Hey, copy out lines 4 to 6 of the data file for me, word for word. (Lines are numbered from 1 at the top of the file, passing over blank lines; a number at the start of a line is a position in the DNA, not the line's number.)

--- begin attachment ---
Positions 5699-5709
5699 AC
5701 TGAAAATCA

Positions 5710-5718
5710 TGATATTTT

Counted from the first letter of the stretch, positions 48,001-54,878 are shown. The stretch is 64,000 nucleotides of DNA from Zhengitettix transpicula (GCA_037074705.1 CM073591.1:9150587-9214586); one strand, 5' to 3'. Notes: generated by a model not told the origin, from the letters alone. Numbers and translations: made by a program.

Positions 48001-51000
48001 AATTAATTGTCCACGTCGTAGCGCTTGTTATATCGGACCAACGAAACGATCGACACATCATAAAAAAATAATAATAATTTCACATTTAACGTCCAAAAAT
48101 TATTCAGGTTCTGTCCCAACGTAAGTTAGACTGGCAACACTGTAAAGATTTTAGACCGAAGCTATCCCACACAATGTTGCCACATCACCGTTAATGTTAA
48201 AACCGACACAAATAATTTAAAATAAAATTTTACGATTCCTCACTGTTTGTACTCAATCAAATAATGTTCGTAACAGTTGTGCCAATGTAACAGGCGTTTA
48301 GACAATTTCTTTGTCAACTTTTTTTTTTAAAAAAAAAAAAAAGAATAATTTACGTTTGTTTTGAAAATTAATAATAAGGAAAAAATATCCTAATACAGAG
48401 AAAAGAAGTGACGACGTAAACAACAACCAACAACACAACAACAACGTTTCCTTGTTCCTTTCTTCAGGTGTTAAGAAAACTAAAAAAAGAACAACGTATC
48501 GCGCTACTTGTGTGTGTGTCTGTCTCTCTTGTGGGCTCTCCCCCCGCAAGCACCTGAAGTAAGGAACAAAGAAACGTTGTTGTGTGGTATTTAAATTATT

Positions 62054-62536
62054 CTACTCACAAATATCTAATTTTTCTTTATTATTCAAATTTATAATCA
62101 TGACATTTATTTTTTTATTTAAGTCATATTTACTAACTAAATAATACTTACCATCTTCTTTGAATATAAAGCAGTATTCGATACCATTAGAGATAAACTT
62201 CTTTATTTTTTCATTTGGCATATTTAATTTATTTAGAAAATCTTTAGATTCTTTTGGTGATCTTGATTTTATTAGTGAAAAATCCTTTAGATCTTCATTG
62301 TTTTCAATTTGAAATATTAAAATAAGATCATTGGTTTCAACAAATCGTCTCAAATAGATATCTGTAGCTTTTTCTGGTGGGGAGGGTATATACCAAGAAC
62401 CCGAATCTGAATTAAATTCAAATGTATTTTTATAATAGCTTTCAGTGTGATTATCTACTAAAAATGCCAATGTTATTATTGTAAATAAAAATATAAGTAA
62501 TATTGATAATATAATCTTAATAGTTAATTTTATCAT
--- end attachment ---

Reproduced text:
Positions 5710-5718
5710 TGATATTTT

Counted from the first letter of the stretch, positions 48,001-54,878 are shown. The stretch is 64,000 nucleotides of DNA from Zhengitettix transpicula (GCA_037074705.1 CM073591.1:9150587-9214586); one strand, 5' to 3'. Notes: generated by a model not told the origin, from the letters alone. Numbers and translations: made by a program.